Māori Health models of wellbeing
The foundations of health are physical, psychological, spiritual, environmental and, other subcategories such as sexual orientation, socio-economic status, expectations from others, family, occupation, culture, and language. There are major disparities in the standards of health between Māori and Pākehā. (Durie, 2003)
Hauora is the Māori philosophy of health and well-being unique to New Zealand. The Whare Tapa Wha and Meihana models of wellbeing represent aspects of Hauora as the four walls of a whare, where each wall represents different dimensions that are necessary for healthy well-being. (2009).
“There are six dimensions of well-being including Whānau which means the capacity to belong, to care and to share where individuals are part of wider social systems. (Durie, 2011). Whānau provides us with the strength to be who we are. This is through a link to ancestral teaching, handed down through whakapapa, which influences the present and the future. Whānau support includes providing a safe space for the client to encourage the notion of healthy well-being.
The second dimension is Tinana which is the capacity for physical growth and development. (Durie, 2011). Physical well-being includes looking into the medical history of whanau and whakapapa. Poor physical well-being may inhibit positive psychological well-being, such as low self-esteem and eating disorders. For Māori, physical well-being is one aspect of health and cannot be separated from the aspect of mind, spirit and family. “Our physical ‘being’ supports our essence and shelters us from the external environment.” (Pitama et al, 2007)
The third dimension is Hinengaro, which is defined as the capacity to communicate, think, and feel within a person’s psychological state. (Durie 2011). Whanau and Whakapapa may contribute to mental illness from illness that has been passed through genealogy. Hinengaro includes Thoughts, feelings and emotions, which are integral components of the body and soul as a guide to building a sense of identity.
The fourth dimension is Wairua which means, “The capacity for faith and wider communication, which encompasses levels of attachment and engagement with spiritual beliefs which are strengthened through karakia and whakawatea. (Pitama et al, 2007). Wairua is influenced by whanau and Whakapapa Mauri. Wairua can also be described as a spirit or soul of a person existing after the physical being is dead, joining another wairua to Te Po or Hawaiki
The fifth dimension is Taio which means, whether the physical environment is safe and all services offered to Maori are appropriate, ensuring physical accessibility and the safety of the services. (Pitama et al, 2007). Some Organisational facilities are not appropriate due to distance from the car, or public transport. Some facilities are not whanau friendly, such as small interview rooms which do not promote the inclusion of whanau. There is a lack of advertisements for available services, such as posters and signage that are directed toward Māori. Within an organisation, there may be a visible lack of Māori staff who may not support the client and whanau in engaging with the service, as well as Māori friendly policies and fair recruitment and interview processes. The physical environment at home may not be appropriate, such as a damp home, or doesn’t have enough rooms for everyone in the household, making the environment busy and cluttered.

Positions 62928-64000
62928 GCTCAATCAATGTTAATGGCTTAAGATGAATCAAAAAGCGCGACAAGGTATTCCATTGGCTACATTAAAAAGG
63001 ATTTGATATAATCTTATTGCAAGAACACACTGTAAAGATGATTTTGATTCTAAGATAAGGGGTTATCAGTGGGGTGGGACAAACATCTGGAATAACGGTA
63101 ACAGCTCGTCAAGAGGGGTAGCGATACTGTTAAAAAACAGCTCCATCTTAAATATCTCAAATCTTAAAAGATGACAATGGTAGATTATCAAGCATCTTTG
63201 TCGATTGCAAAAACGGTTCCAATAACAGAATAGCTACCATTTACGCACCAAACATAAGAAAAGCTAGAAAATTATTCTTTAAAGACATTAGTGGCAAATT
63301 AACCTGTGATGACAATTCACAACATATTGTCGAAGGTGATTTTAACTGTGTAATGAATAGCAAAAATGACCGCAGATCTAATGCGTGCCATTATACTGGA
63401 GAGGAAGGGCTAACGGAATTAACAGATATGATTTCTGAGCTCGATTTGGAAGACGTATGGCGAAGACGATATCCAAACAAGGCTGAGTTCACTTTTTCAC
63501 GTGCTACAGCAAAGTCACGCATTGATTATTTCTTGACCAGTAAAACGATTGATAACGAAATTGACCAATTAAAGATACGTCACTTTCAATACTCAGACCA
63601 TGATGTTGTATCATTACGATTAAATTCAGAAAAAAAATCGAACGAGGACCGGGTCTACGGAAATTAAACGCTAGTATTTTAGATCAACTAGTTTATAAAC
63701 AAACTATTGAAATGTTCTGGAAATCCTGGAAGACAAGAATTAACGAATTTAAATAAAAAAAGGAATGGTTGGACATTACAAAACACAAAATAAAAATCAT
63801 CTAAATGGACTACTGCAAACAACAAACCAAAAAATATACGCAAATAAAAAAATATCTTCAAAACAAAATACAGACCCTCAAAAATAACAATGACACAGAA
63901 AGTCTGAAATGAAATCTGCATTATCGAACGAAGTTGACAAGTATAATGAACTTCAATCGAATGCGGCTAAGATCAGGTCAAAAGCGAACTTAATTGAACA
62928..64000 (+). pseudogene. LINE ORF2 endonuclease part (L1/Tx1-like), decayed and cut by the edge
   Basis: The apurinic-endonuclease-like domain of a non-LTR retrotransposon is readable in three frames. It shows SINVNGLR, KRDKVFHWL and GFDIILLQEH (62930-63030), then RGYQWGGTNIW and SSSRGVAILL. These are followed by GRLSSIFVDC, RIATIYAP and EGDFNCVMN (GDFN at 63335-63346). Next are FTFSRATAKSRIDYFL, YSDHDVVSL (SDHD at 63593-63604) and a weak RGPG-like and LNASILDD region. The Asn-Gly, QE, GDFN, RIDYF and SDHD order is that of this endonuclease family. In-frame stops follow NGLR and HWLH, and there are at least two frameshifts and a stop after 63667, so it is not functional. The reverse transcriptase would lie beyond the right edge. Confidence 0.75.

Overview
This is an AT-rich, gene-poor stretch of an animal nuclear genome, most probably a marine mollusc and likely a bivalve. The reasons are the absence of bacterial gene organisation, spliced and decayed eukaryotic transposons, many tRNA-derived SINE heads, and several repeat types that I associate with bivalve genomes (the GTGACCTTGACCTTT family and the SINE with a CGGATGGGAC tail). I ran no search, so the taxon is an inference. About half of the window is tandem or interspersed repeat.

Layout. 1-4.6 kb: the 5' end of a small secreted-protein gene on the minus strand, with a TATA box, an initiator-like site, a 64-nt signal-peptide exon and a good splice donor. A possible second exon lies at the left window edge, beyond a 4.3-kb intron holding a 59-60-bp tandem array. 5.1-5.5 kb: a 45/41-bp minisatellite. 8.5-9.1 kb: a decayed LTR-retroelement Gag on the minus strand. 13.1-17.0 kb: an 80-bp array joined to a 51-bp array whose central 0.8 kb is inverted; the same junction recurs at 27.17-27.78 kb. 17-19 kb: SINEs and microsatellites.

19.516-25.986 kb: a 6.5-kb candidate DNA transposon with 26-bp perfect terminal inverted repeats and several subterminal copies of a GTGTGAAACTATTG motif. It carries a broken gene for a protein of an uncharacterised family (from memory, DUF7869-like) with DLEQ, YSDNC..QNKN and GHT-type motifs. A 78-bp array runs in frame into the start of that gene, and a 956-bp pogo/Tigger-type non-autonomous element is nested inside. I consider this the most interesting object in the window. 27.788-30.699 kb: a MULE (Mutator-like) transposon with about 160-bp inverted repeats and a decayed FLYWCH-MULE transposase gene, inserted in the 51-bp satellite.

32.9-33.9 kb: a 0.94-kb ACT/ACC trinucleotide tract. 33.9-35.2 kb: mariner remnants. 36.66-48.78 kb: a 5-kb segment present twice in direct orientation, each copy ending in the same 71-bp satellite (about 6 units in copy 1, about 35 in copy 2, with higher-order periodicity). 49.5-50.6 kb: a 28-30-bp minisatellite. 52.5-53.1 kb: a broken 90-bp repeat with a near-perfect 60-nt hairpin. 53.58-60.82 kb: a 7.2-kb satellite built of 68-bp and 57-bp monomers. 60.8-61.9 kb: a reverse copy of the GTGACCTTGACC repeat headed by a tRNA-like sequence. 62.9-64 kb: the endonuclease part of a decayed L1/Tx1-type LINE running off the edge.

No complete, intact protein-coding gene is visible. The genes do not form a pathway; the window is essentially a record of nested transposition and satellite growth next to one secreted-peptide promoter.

The sixth dimension is Iwi Katoa, which means to understand how much influence societal expectations have on the client and whanaus well-being. (Pitman et al, 2007). Iwi Katoa also identifies the need to manage national policies and prevailing societal attitudes and how these impact Māori clients and whanau which may contribute to Māori feeling unhinged.
Ranga wairua: Inspiration, ideas and humour left as an inspiration to their people
Wairua Poke: Hauora
Hauora Wairau: spiritual health
Hono-i-Wairua, Te: Gathering place of the Spirits
Powhiri: to welcome and invite
Pakeha: New Zealander of European descent
Mokopuna: Descendant, grandchild
Tamariki: to be a young, youthful, child
Tangi: to cry mourn
Tino rangatiratanga: Status of nationhood
Whakapapa: genealogy, ancestors
Whakawatea: to clear, free up. Cleanse or purify spiritually.
Mauri: life principle, the vitality of an identity
Te Po: the world of departed spirits
Hawaiki: the ancestral Homeland
Duria, M. (2011) The Whare Tapa Wha. Retrieved from https//:www.hauora.co.nz/te-whare-tapa-wha
Pitama, S., Robertson, P., Cram, F., Gillies, M., Huria, T., Dallas-katoa, W. (2007). Meihana Model: A clinical Assessment Framework. New Zealand Journal of Psychology. 36 (3). P. 118–124.
Pitama, S., Huria, T., Lacey, C. (2014). Improving Maori health through clinical Assessment: Waikare o Te Waka o Meihana. Journal of the New Zealand Medical Association, 127 (1393) P. 107–113